After three COVID-19 deaths, group calls for Detroit nursing home to do more to protect workers
Detroit — A caravan of cars honked in protest Thursday outside a Detroit nursing home to raise awareness about the deaths of three people who lived or worked there from COVID-19.
The Rev. W.J. Rideout III, pastor of All God’s People Church in Detroit, led the procession of vehicles and a group that included workers represented by the Service Employees International Union. They called on the owners of the Ambassador Nursing Home and Rehabilitation Center to adjust its policies following the death of a nurse and two residents from the virus.
The facility is on East Jefferson Avenue near Van Dyke on the city's east side.
Rideout claims the nursing home has little or no personal protective equipment for its employees.
"We stand in solidarity with the workers so they know we want changes and safety measures put in place," the pastor said. "They need gloves, masks and everything to keep them safe from harm's way. These are first responders and if they’re trying to keep people alive, they deserve our best to stay alive as well."
The nursing home is operated by Skokie, Illinois-based Villa Healthcare. The company also owns and operates a dozen similar facilities in Metro Detroit and others in Illinois, Wisconsin, Minnesota, Ohio and northern Michigan.
Company officials did not immediately respond to phone calls and an email seeking comment.
Nursing home workers at Ambassador have a "no media policy" and are unable to call attention to what's been occurring inside, according to Rideout and the SEIU. They didn't expect workers to leave the facility to join them.
"They're hard workers who want to care for others and don't want to lose their jobs," Rideout said. "They’ve sent people back to work sick, unprepared and unprotected. We can’t put dollars over safety. Nothing over a human's life."
Workers filed complaints about the conditions with the Michigan Department of Licensing and Regulatory Affairs.
"We are not given sufficient personal protective equipment," a licensed practical nurse wrote in a complaint. "We were told that we could not wear masks, up until about Saturday, March 28th. We have never been given gowns or eyewear."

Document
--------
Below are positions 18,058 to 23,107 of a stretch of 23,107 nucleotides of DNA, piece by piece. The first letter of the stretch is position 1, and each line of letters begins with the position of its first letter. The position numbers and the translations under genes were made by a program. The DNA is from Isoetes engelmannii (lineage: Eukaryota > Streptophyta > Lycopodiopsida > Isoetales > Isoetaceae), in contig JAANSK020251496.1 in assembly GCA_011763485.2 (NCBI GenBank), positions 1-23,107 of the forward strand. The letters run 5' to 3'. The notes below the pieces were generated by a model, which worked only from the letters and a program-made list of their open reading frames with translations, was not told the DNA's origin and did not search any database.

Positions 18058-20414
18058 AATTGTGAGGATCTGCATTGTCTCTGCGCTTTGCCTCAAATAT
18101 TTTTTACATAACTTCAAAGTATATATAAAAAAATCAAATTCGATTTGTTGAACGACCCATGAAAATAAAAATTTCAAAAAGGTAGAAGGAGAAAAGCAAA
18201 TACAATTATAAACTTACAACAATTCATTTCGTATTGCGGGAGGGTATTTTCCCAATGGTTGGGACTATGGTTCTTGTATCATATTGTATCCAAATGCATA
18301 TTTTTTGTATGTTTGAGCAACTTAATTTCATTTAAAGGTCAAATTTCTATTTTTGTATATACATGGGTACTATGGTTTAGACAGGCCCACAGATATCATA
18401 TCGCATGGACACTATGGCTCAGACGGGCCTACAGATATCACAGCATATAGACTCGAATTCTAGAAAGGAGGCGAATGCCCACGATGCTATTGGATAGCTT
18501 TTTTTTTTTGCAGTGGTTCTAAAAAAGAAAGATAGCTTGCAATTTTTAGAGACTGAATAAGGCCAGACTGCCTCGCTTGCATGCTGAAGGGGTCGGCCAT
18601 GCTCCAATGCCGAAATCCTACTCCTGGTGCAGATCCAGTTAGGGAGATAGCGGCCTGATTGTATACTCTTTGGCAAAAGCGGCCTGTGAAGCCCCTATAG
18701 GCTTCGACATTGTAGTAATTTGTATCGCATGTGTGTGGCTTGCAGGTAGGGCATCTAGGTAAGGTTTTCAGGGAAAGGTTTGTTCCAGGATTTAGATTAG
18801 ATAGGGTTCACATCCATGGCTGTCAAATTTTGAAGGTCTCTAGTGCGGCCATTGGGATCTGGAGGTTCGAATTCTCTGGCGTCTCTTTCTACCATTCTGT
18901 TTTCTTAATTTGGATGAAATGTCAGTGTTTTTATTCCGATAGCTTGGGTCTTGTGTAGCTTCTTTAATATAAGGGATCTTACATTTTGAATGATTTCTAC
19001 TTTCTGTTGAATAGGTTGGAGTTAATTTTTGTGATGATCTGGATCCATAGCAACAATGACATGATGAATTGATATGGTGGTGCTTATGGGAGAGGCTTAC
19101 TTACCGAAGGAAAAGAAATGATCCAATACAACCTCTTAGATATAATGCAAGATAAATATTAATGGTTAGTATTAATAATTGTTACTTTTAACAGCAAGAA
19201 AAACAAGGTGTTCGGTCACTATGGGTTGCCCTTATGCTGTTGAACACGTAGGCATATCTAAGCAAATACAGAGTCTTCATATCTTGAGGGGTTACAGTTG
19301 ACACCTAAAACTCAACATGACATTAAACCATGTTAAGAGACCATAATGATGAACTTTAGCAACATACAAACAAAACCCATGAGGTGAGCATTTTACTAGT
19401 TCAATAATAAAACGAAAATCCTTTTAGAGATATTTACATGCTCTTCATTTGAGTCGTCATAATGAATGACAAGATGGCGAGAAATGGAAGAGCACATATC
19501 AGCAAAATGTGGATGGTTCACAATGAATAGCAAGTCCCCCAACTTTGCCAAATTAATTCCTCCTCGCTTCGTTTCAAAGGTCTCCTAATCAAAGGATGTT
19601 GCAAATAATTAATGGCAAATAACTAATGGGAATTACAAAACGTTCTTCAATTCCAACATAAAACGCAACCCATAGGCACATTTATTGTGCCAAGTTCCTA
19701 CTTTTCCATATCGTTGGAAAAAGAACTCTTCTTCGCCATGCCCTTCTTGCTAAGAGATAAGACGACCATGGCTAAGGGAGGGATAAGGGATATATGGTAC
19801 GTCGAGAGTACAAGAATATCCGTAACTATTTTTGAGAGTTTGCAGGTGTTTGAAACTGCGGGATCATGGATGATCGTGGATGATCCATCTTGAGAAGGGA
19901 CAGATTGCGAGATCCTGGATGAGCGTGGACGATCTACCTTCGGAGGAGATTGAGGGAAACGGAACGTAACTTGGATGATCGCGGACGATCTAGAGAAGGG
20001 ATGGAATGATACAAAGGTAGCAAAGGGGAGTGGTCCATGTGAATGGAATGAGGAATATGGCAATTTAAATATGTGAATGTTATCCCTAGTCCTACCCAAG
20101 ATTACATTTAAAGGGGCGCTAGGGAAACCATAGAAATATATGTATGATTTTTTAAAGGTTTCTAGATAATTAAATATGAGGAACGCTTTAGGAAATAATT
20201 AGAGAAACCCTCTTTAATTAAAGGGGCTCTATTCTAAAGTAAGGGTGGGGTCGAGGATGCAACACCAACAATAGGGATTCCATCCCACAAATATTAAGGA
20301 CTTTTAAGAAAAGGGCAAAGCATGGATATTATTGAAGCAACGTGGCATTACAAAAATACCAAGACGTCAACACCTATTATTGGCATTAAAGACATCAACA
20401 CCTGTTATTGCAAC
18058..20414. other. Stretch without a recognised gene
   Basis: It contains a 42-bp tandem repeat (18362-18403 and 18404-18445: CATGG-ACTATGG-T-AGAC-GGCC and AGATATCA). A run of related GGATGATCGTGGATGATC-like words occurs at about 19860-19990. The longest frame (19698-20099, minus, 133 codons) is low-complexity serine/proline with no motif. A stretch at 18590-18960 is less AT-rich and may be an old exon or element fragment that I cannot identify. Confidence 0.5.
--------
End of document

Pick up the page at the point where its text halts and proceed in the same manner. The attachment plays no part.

On Monday, the department's Bureau of Community and Health Systems Division notified the union it received the complaints and that they would be investigated by the Michigan Occupational Safety and Health Administration.
On Saturday, SEIU Healthcare Michigan President Andrea Acevedo sent a letter to city of Detroit officials detailing the conditions at Ambassador and asking them to intervene.
Union officials said Mayor Mike Duggan quickly responded to the SEIU's letter and announced Wednesday a policy to deploy 15-minute tests at every nursing home in the city.
Kevin Lignell, a spokesman with SEIU, said the union's lawyer investigated the nursing home and interviewed workers who notified them of the deaths.
"A lot of stuff that happened at this home was preventable," Lignell said. "One of our members passed away and we want to show the rest of the workers that we stand with them."
Lignell said the issues at Ambassador are not unique in Detroit.
"Obviously, PPE is an issue everywhere but it's also training and taking precautionary measures to make sure people are safe," he said. "The same scenario is happening at other nursing homes in the city. We want to make an example of them."
Union officials said they could not release the names of the workers without permission from their families.
Rideout said the virus is more widespread in the city than it may seem.
"We have people in my family who have been infected and I've lost two relatives this past week to the virus," he said. "We've had two members that have died from the church and not to mention all the clergy who are hospitalized and died because of this.
"This has been very crucial and devastating to me and the workers. It’s important we do what we can."